International Francophone Film Festival in Namur: “Aferim!” wins Golden Bayard for best picture

Radu Jude’s “Aferim!”, a Romania-Bulgaria-Czech Republic-France co-production, was on the list of award-winners in the final gala at the Royal Theatre in Namur. Like film lovers know very well, this is a film that won the Silver Bear in February in Berlin. This time, at the 30th edition of the International Francophone Film Festival, the film won the Golden Bayard for best picture, a picture owed to young operator Marius Panduru. The story of the film is known, bearing in mind its European preview, as well as its presence on Romanian silver screens. The film tells the story of a dramatic episode in the life of a Gypsy slave (Carfin, played by Cuzin Toma) in the early 19th Century, a runaway slave sought and punished by boyar Candescu (Alexandru Dabija) for an affair with his wife Sultana (Mihaela Sirbu). Captain Constandin (Teodor Corban) and his son Ionita set out looking for him.
We were pointing out in a previous dispatch from Namur that Romanian films have often won prizes at the biggest francophone film festival in the world. Thus, once again we have been able to note that the list of Golden Bayard winners for the best film in the last ten years includes no less than four Romanian films: Cristi Puiu’s “Moartea domnului Lazarescu” (2005), Radu Muntea’s “Marti dupa Craciun” (2010), Radu Jude’s “Toata lumea din familia noastra” (2012) and Calin Peter Netzer’s “Pozitia copilului” (2013). It’s a more than flattering balance sheet. Not to mention other awards won here, such as those for best actors (Luminita Gheorghiu, Serban Pavlu) and the best screenplay, and the presence of Romanian film critics in the jury panels.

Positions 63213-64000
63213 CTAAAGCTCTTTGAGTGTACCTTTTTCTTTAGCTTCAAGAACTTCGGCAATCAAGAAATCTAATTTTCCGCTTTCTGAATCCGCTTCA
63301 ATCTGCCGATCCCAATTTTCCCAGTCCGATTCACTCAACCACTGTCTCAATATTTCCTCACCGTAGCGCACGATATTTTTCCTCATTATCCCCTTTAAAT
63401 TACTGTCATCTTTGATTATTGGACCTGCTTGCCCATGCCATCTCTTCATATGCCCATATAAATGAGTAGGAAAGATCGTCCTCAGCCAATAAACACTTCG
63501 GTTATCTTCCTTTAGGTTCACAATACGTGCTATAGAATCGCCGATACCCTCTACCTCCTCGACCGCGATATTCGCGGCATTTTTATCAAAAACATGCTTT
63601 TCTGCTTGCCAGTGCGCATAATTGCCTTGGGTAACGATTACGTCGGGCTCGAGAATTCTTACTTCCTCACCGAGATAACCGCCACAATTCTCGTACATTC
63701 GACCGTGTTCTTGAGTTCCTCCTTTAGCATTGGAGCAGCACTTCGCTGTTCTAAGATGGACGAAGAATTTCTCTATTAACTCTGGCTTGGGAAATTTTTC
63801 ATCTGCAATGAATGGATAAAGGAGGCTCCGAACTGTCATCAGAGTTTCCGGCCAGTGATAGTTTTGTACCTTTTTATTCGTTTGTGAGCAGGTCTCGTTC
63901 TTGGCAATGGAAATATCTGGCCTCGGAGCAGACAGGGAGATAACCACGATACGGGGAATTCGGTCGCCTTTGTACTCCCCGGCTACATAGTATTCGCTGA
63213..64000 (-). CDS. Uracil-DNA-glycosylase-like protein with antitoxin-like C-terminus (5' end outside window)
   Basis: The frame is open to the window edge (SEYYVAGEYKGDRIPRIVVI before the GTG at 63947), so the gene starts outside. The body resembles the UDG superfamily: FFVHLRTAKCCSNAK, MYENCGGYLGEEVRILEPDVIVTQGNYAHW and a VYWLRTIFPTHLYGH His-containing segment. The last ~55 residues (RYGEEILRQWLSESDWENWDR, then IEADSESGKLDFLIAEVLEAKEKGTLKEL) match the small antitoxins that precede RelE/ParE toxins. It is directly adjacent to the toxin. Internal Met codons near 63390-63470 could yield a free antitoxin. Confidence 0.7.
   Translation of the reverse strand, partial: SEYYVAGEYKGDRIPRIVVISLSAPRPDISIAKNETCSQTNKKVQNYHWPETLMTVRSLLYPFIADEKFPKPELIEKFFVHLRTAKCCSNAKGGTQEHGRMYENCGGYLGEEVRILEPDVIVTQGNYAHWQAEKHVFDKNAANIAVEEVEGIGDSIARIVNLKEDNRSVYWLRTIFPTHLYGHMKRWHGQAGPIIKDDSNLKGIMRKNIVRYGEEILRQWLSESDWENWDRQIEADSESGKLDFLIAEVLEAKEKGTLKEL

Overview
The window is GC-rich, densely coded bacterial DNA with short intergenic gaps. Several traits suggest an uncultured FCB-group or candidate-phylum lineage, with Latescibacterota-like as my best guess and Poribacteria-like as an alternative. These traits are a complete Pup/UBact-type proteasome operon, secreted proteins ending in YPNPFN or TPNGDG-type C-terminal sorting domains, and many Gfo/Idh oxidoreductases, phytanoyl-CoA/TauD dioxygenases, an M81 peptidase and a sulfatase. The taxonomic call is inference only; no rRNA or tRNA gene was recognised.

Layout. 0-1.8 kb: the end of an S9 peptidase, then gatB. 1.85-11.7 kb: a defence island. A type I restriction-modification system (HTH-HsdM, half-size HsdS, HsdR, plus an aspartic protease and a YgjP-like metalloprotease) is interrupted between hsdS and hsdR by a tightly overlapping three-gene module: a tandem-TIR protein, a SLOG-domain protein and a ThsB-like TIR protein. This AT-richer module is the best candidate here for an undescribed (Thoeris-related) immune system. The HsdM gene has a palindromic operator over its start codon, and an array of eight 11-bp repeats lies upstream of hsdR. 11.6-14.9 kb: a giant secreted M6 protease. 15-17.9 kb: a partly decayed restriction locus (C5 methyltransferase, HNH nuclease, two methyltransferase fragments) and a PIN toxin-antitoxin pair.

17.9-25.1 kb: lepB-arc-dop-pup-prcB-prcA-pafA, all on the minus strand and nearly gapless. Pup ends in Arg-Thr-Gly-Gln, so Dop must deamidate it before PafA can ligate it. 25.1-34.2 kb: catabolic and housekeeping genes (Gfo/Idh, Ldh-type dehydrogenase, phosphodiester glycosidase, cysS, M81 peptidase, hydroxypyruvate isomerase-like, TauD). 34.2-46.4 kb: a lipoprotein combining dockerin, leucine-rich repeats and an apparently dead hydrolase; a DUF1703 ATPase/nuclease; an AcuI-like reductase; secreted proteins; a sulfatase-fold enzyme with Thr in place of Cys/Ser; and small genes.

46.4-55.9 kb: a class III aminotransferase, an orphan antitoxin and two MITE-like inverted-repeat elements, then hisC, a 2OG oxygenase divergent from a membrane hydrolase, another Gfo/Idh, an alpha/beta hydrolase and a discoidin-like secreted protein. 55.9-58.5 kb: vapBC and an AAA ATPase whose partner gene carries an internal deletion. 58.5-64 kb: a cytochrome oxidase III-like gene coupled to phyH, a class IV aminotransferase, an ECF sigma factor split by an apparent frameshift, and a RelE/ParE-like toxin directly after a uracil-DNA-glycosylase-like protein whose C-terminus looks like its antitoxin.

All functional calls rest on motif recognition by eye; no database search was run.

The Romanian participation was consistent and appreciated this year too. “Muntele magic,” Anca Damian’s animation film, entered the main competition, while Nicolae Constantin Tanase’s “Lumea e a mea” entered the debut films section. Acting student Ana Maria Guran, who plays the main character, was present at the screenings and at the meetings with the audience. We had the pleasant surprise of noticing that the “Vacanta de vara” short-reel and the “Paper Bag” animation film made a very good impression in the screenings for schoolchildren and teenagers on the final day of the event.
This year the Bayard for the best film was won by a French film. “Tempete” is the story of a family from a fishermen’s locality. After divorcing, the father is taking care of his two children. It is worthy to point out that the characters are played by the family members themselves. Dominique Leborn (playing the father) has won the Bayard for the best actor for his performance. The jury’s award was won by a Belgium-Netherlands co-production signed by Maria Tarantino, a complex portrayal of multiculturalism, an eloquent picture of the complex identity of the inhabitants of the European capital of Brussels. Generous, the jury, led this edition by Belgian actor Olivier Gourmet, has awarded a mention for “Welcome Home,” a Belgian film that evokes the experience of two youths (16 and 18 years old respectively) in the search for freedom. The price of freedom becomes higher than the two expected however. Frenchman Philippe Claudel was appreciated for the dramaturgy of his own film (which he directed) – “Une enfance” – which is also a sad story about the lives of several children whose mother comes out of prison and tries to live up to the day-to-day hardships in a small industrial town. Loubna Abidar won the award for the best actress for her part in “Much Loved,” the story of a prostitute in Marrakech.
The list of awards is longer, but we stop here, reminding our readers once again that Romanian films were at the forefront, continuing a tradition that was naturally confirmed at other great international festivals too.

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